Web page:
While that may sound like overkill, it's not. It's a sign of the new world we live in.

"It has become very important to us as a small business to make sure our products are good quality and that they are not going to harm any of our customers," Colegrove says.

You can never lose track of what's in your business' supply chain--and who, exactly, is contributing to it. Ignoring those basics can lead to catastrophes, such as the one allegedly caused by New England Compounding Center in October. The center's steroidal drug was reportedly laced with bacterial meningitis, which killed dozens and sickened hundreds after doctors used the tainted drug--because they trusted the pharmacies that provided it.

It's also a potent reminder that microscopic mishaps can permanently damage your brand--or even shut down your business forever.

Nearly every small business has a supply chain that needs careful tending. So, how do you make sure the components you put in your own product are perfectly safe, sanitary, and non-defective?
Fortunately, lots of data exists about potential supply partners. As a preliminary step, you can dig into credit reports and legal proceedings through databases such as Lexis Nexis and Dunn & Bradstreet.

To dig deeper, you may want to sign on the help of one of many companies that specialize in even broader searches that can help you get a clearer picture of a company's total risk to you. One is Briefcase Analytics, of Cambridge, Massachusetts. Another is SAP's Ariba, which provides an Internet-based service that provides continuous supply-chain monitoring.

Here's how they work: Briefcase, for example, lets companies do a comprehensive records search on any firm that small-business owners might want to enlist as a supplier. To do so it taps 600 databases in 50 countries. Briefcase then compiles a report that factors in financial strength, business integrity, labor and human-rights record, health, safety, and the environment, and the company's record on privacy and intellectual property to create a total risk score.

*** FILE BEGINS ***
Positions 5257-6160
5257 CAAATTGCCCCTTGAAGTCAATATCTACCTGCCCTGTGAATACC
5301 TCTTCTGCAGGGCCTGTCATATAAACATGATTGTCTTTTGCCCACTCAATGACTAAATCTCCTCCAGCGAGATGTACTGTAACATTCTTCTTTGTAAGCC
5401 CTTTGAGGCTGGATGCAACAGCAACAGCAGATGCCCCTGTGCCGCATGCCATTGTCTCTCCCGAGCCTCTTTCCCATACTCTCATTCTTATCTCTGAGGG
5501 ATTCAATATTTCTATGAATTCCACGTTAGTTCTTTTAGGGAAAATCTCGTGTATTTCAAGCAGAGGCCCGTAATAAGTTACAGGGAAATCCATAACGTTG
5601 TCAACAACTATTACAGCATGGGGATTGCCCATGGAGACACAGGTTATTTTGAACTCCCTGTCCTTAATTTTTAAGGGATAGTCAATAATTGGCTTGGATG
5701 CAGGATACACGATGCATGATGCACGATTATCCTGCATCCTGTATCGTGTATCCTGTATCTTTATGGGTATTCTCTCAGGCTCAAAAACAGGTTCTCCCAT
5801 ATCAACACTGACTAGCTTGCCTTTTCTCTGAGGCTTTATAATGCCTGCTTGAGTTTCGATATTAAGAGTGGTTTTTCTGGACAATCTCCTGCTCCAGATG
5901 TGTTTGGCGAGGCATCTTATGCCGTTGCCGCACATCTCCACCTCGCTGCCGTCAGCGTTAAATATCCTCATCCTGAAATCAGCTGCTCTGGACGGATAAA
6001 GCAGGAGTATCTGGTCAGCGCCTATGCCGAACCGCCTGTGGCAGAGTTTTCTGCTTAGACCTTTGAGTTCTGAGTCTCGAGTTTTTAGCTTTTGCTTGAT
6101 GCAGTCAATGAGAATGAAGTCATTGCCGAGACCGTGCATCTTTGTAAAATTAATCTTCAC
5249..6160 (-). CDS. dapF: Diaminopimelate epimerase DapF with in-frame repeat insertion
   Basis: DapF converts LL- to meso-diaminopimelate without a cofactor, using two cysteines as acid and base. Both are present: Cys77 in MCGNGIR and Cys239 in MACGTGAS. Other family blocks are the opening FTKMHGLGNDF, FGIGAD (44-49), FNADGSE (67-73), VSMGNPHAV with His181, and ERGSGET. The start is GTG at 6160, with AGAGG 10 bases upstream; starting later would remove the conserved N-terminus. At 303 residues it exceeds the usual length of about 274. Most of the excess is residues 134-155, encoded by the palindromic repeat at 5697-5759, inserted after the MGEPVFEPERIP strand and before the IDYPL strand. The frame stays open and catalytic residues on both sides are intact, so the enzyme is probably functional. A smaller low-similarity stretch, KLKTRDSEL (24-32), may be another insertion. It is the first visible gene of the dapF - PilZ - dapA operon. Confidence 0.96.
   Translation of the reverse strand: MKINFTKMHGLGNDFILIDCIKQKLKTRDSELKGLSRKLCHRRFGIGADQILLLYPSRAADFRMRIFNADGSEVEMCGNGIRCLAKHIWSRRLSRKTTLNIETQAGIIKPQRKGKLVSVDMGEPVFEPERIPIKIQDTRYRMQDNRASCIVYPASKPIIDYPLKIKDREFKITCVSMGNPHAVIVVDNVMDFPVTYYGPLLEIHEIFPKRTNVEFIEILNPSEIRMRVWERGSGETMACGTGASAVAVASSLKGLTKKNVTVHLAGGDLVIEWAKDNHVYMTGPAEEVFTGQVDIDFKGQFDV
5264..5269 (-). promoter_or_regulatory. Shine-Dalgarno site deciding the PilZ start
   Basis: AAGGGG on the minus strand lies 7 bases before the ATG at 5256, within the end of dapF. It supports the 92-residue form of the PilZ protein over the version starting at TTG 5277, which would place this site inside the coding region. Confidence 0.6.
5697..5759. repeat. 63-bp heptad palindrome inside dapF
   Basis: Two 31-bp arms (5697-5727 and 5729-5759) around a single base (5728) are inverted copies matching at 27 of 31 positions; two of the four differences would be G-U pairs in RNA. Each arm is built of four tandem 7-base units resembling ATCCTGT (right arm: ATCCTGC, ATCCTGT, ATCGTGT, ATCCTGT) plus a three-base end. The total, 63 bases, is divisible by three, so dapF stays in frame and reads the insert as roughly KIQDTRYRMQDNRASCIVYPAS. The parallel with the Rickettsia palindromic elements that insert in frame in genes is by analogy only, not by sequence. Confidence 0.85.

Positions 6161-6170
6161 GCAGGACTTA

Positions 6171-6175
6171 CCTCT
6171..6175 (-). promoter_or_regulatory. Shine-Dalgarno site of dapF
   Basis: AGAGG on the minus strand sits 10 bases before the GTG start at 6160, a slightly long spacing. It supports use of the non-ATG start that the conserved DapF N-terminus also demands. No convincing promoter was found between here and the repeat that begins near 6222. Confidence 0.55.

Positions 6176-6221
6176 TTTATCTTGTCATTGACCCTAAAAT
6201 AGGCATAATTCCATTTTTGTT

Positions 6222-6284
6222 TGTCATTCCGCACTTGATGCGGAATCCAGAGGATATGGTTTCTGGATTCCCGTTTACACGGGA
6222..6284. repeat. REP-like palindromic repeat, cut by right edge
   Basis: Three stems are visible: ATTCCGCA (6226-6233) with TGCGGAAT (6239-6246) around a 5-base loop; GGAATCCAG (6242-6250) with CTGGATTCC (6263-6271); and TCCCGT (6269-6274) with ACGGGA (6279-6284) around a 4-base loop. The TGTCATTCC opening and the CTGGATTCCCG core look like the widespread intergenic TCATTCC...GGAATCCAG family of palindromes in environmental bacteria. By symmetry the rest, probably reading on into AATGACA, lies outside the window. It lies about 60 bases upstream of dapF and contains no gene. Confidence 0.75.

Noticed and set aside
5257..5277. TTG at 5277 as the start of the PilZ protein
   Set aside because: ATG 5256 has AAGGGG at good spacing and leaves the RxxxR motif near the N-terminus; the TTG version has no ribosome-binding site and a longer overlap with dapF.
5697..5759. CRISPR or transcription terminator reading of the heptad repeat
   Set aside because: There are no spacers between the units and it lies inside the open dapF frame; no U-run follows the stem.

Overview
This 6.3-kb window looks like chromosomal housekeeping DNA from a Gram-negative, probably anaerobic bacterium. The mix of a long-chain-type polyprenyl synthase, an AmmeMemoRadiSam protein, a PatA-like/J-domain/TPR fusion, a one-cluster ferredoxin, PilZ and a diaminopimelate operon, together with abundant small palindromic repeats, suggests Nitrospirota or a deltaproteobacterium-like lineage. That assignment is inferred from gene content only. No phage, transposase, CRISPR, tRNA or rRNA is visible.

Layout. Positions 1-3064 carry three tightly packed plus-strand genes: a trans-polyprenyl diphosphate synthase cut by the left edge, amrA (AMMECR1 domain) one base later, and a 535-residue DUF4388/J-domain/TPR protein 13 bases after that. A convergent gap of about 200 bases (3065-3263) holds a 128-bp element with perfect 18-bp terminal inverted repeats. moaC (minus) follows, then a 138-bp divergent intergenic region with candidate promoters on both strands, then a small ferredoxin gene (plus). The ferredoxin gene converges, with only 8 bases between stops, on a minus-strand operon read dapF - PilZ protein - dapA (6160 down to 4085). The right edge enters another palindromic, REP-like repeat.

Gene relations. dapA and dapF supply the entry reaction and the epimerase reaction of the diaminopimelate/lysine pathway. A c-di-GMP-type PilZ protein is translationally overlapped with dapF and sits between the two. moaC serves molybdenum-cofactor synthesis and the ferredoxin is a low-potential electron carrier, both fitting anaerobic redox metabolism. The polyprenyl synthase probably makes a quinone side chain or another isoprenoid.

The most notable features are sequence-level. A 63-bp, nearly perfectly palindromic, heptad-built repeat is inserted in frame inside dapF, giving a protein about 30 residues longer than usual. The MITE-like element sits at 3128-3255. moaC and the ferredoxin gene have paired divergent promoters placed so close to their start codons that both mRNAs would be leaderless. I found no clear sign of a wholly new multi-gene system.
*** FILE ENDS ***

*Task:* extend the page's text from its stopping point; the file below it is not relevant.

Such a service could have been important in shutting down NECC earlier than this year, as the company had documented operations violations stretching back to the 1990s, according to an October story in the New York Times.

"Part of this is the diligence of pharmacies," says Shanton Wilcox, a principal and North America Lead of logistics and fulfillment for the consulting firm Cap Gemini, which is headquartered in New York City. "The pharmacy is engaging with the compounding company, so are they auditing the records?"

Regularly reviewing supply chains is a relatively new concept to many smaller United States-based businesses. But the practice has gained popularity over the past five years as imports, primarily from China, have been found tainted with lead, melamine, and other poisons, or have had severe defects leading to fatalities. That's because profit motives have generally driven production in past decades, emphasizing cost containment over safety, experts say.

"The entire supply chain succeeds and fails together," Richard J. Cellini, chief executive officer of Briefcase says. "It is only as strong as the weakest link and [European and Asian companies] have gotten this rather more quickly than North Americans companies who are more focused on cost, not risk."

Even if your company is so small that your supply chain monitoring needs are minimal, you may be particiapting as a vendor to a much bigger company, such as Walmart or Sears. Such companies have elaborate supply chain monitoring systems themselves, and you'll be asked to interact with them by entering data about your own production process.

One such system--from Aravo Solutions, a supply-chain management company with about 100 employees, in San Francisco--contracts with companies such as General Electric and Best Buy, allowing big businesses to continuously monitor all the vendors in a supply chain to check for problems. Similar to that of Briefcase, the Aravo system queries databases that look up legal and other documents on companies to provide a risk score. It also includes things like research into commodities supplies in particular regions. That can be critical in determining if supply will be a problem at a certain point.

While Aravo, Ariba, and Briefcase can help you get your house in order, the rest of your supply-chain monitoring system will be more internally focused on production. It is likely to be a home-grown network that taps a database, or a series of databases, that contain and systematize all of your product information, and which analyzes various points of your production.

The typical system must also have in place controls that sort your different product types, forcing regular reviews by pulling samples for quality inspections."A robust, quality system is the crux of this whole thing," Wilcox says, and it should go beyond what regulatory agencies such as the FDA require, especially because the FDA is not staffed to fully monitor all companies.

While managing a clean supply chain is complex, some small businesses have found a way to get an extra boost from doing so. Consider the All American Clothing Co., in Arcanum, Ohio, which has found it can blend its supply-chain-monitoring efforts with a clever marketing campaign.